According to the Small Business Administration, 50 percent of small businesses fail during the first five years and 66 percent during the first 10. I feel blessed to say I’ve been in the self-development industry for nearly 14 years. Before becoming a speaker and author, I was in the entertainment industry for 11 years.
It doesn’t matter if you’re a business owner or employee, keep reading. The approach to maintaining your staying power is applicable at work and in the marketplace. Outside of praying, these are the two essentials I do to ensure my brand doesn’t vanish and my business doesn’t fail.
I stay relevant by watching how the market is moving and decide what role I want to have in it. This often requires a redesign of my brand. For example, in 2005 I was an image consultant, motivational speaker, author, and columnist. Around 2007, I dropped the title image and replaced it with branding. My first presentation on branding was at the University of Delaware. It was an audience of about 300 people. From that presentation, Bank of America called for me to present on the topic and the rest is history. Note: I did more than change my title, I’ll share that in another communication.
The second most important decision I make to keep my business on a continuous incline is building significant, influential, and mutual partnerships. My first partnership was with Dr. Randal Pinkett. He’s the owner of BCT Partner, a multi-million dollar research, consulting and training organization. You may remember him as season four winner of The Apprentice. The goal was to collaborate with a powerhouse name for added credibility while diversifying my portfolio. In return, he got a reliable brand.
As I expanded my brand and grew my business, I received a call from Steve Harrison. He’s the marketing mind behind launches of Chicken Soup for the Soul, Rich Dad Poor Dad, and Men Are From Mars Women Are From Venus. He was creating an online Speaking for Money Program and looking for six proven speakers with established brands. The founder of Chicken Soup for the Soul Jack Canfield and I were among the six.
Being on his platform of over 60,000 people significantly increased my brand’s visibility. After recording the program, he extended an offer to coach his clients. I accepted. For five years, I help hundreds of speakers and authors clarify their mission, craft their message, and assess the value of their brand. And the intellectual property I offered in his online program led to an unexpected call to sign my first book deal with Wiley. What did he get? A bankable brand that helped grow his organization by helping his client create results they were seeking.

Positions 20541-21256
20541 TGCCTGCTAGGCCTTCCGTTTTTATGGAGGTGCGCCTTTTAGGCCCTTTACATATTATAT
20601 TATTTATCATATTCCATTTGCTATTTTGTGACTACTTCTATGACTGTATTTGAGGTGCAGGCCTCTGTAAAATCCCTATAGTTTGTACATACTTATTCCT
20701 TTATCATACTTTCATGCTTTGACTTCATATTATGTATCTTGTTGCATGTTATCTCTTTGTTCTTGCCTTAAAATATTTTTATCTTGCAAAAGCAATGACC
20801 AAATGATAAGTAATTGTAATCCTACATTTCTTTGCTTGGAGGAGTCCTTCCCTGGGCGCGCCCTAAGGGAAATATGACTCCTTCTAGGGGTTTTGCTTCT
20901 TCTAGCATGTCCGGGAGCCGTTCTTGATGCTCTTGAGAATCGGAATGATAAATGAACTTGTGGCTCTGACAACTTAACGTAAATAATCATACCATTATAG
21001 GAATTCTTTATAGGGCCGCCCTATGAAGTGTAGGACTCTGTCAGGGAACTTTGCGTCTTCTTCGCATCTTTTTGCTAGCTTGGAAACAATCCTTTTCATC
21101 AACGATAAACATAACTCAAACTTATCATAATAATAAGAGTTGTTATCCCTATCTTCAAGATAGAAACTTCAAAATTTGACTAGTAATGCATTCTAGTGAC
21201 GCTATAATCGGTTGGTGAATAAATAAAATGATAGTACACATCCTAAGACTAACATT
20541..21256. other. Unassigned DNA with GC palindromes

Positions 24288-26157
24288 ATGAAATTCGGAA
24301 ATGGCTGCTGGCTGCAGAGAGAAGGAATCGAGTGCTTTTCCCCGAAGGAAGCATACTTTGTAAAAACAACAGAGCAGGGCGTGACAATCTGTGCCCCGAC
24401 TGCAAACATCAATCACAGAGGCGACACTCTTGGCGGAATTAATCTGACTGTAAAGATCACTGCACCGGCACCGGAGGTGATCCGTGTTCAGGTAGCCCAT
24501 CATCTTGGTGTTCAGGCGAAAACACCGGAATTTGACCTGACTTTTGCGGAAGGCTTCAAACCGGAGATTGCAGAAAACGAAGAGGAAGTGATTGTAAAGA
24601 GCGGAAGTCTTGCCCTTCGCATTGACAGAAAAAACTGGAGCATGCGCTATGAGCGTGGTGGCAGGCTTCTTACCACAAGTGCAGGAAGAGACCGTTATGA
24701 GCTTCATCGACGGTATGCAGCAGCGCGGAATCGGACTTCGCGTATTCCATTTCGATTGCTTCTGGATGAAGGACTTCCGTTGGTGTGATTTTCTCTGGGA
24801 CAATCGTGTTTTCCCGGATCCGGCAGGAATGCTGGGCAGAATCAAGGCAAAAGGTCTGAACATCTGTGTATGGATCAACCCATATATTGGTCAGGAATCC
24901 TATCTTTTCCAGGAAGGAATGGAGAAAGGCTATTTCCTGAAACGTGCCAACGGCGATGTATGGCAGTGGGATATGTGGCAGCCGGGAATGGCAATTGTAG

Did you notice my gradual progression? Are you wondering, “how can I make myself appealing to a potential partner?” Consider the following:
Build a bankable brand. Astute business people make critical decisions every day that advance the strategic plan of their organization. Having a track record of continuous growth and success signals, you’re likable, marketable, and credible.
Communicate Your Value. Craft your message that communicates who you are and what you do in a way that pique’s interest to want to know more about you. It should be clear and concise with an appetizing value proposition.
Package, Position, and Promote Your Brand. Before there was ever a partnership offer, there was a reputable, relevant well-packaged brand. I met Randal at a speaking engagement. He spoke in the morning, and I spoke in the afternoon. Being on the same platform, leveled the playing field and created an opening for conversation. I came in contact with Steve at one of his workshops. When he called three years later, he said, “You are unforgettable.” I knocked on SHRM’s door.
Remember, before there will ever be a partnership, there has to be a bankable brand.